Urban Meyer: 'I can tell within 5 minutes when I walk into a good high school'

Posted by: Chris Vannini on Sunday June 18, 2017


Urban Meyer’s message to a group of campers recently was to take ownership in their program, and he can tell when he walks into a high school.

Meyer pointed to the 2014 Ohio State team that won the national title, and the most recent New England Patriots team. At the highest levels, he says the talent difference is marginal and doesn’t determine who wins.

“What is that difference? Everybody’s got great coaches. Everybody’s got great players. What is it?” Meyer said. “Here’s my experience. I keep looking at that (2014) banner. When those kids walked in the hallways of Ohio State University, how do you think they walked around? They walked around like they owned it. Like this is theirs, this is their home. You don’t let people come in your home and do bad things.

"I can tell within five minutes when I walk into a good high school. When I walk in, how do you think that weight room looks? Immaculate. Spotless. The nicest stuff around. Your names on the wall. The coaches have everything organized. They come in wearing their high school T-shirts with their names on it. Kids clean cut, look good. How do you think they work in there? Great, because they own it.”

Then there’s the opposite, and Meyer said it affects recruitment.

“What do you think when you walk in that lousy high school, where it’s a mess, stuff everywhere, kids wearing T-shirts that don’t match. They look like hell, disrespect their coaches. I watch that practice, how do you think it looks? Awful. We won’t normally take a young man from that school, because it’ll take us two years to get that mentality out of them.

Meyer recounted a story of watching a Mike Tyson boxing match with friends in his apartment and someone kicking a hole in the wall. He hid it by moving the couch.

But when he owned a house, he treated it differently.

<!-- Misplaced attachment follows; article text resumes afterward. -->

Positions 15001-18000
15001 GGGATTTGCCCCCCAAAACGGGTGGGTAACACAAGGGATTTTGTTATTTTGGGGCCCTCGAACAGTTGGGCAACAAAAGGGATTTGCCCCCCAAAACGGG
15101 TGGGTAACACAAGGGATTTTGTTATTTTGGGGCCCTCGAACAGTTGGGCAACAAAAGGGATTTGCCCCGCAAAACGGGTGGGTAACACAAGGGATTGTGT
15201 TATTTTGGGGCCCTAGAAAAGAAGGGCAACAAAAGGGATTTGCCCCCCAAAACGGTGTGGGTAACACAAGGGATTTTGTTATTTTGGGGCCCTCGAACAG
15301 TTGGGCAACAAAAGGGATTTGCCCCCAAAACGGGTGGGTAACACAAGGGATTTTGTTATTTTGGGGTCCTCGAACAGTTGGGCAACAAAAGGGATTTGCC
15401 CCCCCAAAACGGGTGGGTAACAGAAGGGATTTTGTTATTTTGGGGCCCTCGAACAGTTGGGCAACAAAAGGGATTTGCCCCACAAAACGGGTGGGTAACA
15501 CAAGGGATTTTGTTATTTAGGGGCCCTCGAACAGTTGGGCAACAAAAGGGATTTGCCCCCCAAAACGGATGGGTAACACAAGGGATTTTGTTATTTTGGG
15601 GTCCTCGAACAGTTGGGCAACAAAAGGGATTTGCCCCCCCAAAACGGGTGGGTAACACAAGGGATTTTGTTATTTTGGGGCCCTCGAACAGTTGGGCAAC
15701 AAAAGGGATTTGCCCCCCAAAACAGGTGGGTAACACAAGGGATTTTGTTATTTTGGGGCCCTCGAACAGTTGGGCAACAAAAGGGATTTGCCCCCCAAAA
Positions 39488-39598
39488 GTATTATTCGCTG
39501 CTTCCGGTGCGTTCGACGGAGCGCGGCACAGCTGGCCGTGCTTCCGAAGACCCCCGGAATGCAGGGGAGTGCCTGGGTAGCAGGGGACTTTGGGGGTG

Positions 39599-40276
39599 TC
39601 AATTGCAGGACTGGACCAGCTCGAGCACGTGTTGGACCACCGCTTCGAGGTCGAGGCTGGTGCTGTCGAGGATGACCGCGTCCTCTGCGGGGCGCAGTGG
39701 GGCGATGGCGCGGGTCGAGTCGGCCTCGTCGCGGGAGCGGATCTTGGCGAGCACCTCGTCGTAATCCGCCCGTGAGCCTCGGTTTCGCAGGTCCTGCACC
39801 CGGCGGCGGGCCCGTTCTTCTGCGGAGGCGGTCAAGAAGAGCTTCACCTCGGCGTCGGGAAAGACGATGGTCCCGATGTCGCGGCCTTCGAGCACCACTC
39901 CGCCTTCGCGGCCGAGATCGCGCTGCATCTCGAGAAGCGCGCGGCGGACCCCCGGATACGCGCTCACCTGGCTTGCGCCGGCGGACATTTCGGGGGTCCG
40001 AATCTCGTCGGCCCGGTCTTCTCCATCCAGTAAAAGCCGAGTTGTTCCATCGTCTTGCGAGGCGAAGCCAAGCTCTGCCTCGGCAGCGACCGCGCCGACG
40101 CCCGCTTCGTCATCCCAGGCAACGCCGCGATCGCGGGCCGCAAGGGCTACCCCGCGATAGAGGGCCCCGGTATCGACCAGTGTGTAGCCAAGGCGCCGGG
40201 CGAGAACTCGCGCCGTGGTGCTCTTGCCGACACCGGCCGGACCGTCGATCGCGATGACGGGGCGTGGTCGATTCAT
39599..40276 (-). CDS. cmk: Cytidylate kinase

“So my challenge for you — you're the older, mature people on your team — what do you take? Go back and tell your coach, get a great relationship with your coach, become that leader, get a sense of ownership,” Meyer aid. “How do you do that? You see some stuff on the ground (from) some freshman, 'Hey man, we don't do that. This is our locker room. Pick that up.’ You go in the weight room, see it not right, get it right.”

A year ago, Meyer told players to not worry about camps, and to instead worry about what their high school coach says about them. The high school coach tells the college coach about the leaders.

“You want to get recruited at a place like Ohio State? Division I football? Division II football?” Meyer said. “Let that college coach walk into your program and your coach say, 'Recruit that man right there. He's our leader. He owns this program. It's his.

“That's what we want. We get players like that, there'll be another banner in here. We get that kind of mentality in here, it's hard. It's easy to act like an idiot. Is it hard to go be a leader? Damn right it's hard. Is it hard to own it? It is, because it's got your name on it.”

Chris Vannini is in his fifth year with CoachingSearch.com and serves as its managing editor. He has previously written for the Detroit Free Press, The Oakland Press, The State News, MLive.com, 247Sports and SB Nation.  A graduate of Michigan State University, Chris now lives in the Dallas-Fort Worth area.  Be sure to follow @coachingsearch and send emails to chris@coachingsearch.com.